The standalone Obsidian accepts up to 16 user codes, while the Z-Wave version supports 30 codes. Each code must be between four and eight digits. You can also enable a mastercode to approve additional codes or remove them. To add a user code, push the programming button under the lock's interior cover, press the checkmark symbol on the keypad and enter a four- to eight-digit code followed by the lock symbol. The Obsidian doesn't have its own app like the Kevo lock, so you must create codes either through the keypad itself or your respective smart home platform. SmartThings and the Alexa app didn't offer this option for the Obsidian when I tested. That's a disappointment, as it would be really nice to be able to generate codes remotely.

Locking and unlocking it with the keypad is pretty intuitive. To lock the door, press the lock button on the bottom right corner of the keypad. To unlock, activate the keypad by touching it and enter your code. I was also able to lock and unlock via the SmartThings app. You can add locking the Obsidian to an Alexa routine, but unlocking isn't available there nor as a voice command.

Kwikset's automatic relock feature locks the door 30 seconds after it's unlocked. This worked every time for me. The SecureScreen function also worked well. When entering your code, Obsidian will prompt you with two decoy digits. Press those, followed by your code. SecureScreen defends against would-be intruders inspecting fingerprints, and I'm a fan of it, especially given the shiny touchpad is prone to fingerprint trails.

An LED on the interior side of the lock lets you know if the deadbolt is locked or unlocked. Every 6 seconds, the LED will flash amber for locked and green for unlocked. You can turn this feature off, as you can with SecureScreen, audio and automatic relock. It's a bit annoying to access these switches. A small board of tiny switches under the interior side cover control each of these features. You'll need to unscrew three screws on the faceplate to get to it. If you want to disable automatic relocking to leave your door open for a party or special circumstance, you'll need to find a screwdriver.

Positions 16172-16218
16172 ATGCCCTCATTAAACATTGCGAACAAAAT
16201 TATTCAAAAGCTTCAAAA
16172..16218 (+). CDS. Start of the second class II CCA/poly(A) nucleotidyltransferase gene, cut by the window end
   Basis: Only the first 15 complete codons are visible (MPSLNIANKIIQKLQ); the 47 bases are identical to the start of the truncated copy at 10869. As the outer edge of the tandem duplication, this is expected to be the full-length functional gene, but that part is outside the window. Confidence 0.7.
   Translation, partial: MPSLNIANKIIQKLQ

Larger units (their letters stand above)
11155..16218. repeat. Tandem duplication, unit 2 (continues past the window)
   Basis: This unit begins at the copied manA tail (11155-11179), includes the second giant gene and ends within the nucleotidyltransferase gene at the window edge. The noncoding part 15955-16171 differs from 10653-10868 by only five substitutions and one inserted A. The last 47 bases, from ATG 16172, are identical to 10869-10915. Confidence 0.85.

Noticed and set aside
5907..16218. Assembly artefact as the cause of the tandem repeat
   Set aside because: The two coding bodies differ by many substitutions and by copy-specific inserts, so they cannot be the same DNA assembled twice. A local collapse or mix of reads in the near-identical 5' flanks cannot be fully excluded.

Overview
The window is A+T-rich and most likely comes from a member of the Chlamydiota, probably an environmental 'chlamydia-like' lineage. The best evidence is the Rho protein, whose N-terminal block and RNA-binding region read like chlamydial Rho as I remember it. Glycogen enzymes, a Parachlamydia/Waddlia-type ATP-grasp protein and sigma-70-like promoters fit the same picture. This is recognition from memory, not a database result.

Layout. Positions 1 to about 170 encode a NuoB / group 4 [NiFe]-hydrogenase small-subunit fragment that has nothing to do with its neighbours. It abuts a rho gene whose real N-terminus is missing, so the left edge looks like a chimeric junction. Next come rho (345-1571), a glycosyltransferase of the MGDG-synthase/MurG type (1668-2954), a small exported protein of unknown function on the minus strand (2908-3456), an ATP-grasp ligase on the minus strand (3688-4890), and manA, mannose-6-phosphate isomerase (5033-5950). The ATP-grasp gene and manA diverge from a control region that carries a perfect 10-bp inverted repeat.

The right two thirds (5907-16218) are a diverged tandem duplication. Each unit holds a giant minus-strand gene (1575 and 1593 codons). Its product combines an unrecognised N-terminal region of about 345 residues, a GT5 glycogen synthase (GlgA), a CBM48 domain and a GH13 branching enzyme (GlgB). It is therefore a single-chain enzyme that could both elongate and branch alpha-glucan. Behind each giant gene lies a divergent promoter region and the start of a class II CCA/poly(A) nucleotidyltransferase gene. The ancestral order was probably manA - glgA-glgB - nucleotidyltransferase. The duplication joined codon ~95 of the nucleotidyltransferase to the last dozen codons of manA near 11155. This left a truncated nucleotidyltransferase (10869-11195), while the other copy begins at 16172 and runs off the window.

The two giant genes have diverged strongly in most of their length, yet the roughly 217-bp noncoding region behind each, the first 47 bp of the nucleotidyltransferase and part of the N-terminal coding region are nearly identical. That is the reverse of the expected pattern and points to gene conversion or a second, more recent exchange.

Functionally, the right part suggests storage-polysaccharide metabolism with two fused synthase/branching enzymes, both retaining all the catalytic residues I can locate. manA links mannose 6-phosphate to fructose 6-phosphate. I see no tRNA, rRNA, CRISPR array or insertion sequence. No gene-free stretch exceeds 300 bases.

Obsidian's small switchboard controls SecureScreen, auto lock, status LED and keypad audio features. 

Tyler Lizenby/CNET

Neither model of the Kwikset Obsidian offers a Bluetooth connection, so there aren't any keyfobs or walking up to your door to unlock it with a phone, like we saw in the Kevo. I don't mind the absence of Bluetooth as an unlocking method, but it could deter some of you.

Overall, the Obsidian is just what you would expect from a touchscreen deadbolt, and the added Z-Wave smarts and IFTTT possibilities of the Home Connect version make it a welcome addition to smart home routines with Alexa. The Obsidian doesn't include any door-sensing capabilities for open or closed door alerts, like August's line of HomeKit-compatible locks does. You also may or may not get remote code creation depending on your platform, but it does come with added convenience and security features like SecureScreen, automatic relocking and those 30 user codes. 

There's no Bluetooth key or remote access with the standalone version. It's just a deadbolt. There's also no physical key at all, for that matter. No key means no fumbling for things in your pocket or purse. If you like the comfort of a physical key, however, or you're looking for Bluetooth capability, Kwikset's Premis or Kevo might be more your style.

The Home Connect, Z-Wave Plus-equipped Obsidian expands this lock to include Z-Wave hubs, Alexa and IFTTT possibilities. If Z-Wave smarts are what you need, Kwikset's Obsidian is a stylish option that performs well and easily integrates into your existing smart home platform. If you're looking for a HomeKit-friendly lock, consider August's line of locks or Yale's Assure Lock SL for $129 with a $50 iM1 network module.

Are we ready for keyless entry? Personally, I've always liked the look and functionality of keypads. If you're anything like me, you'll appreciate the elegance and responsiveness of Kwikset's latest lock.


Kwikset Obsidian Keywayless Smart Lock

Score Breakdown

Features 6Usability 7Design 8Performance 8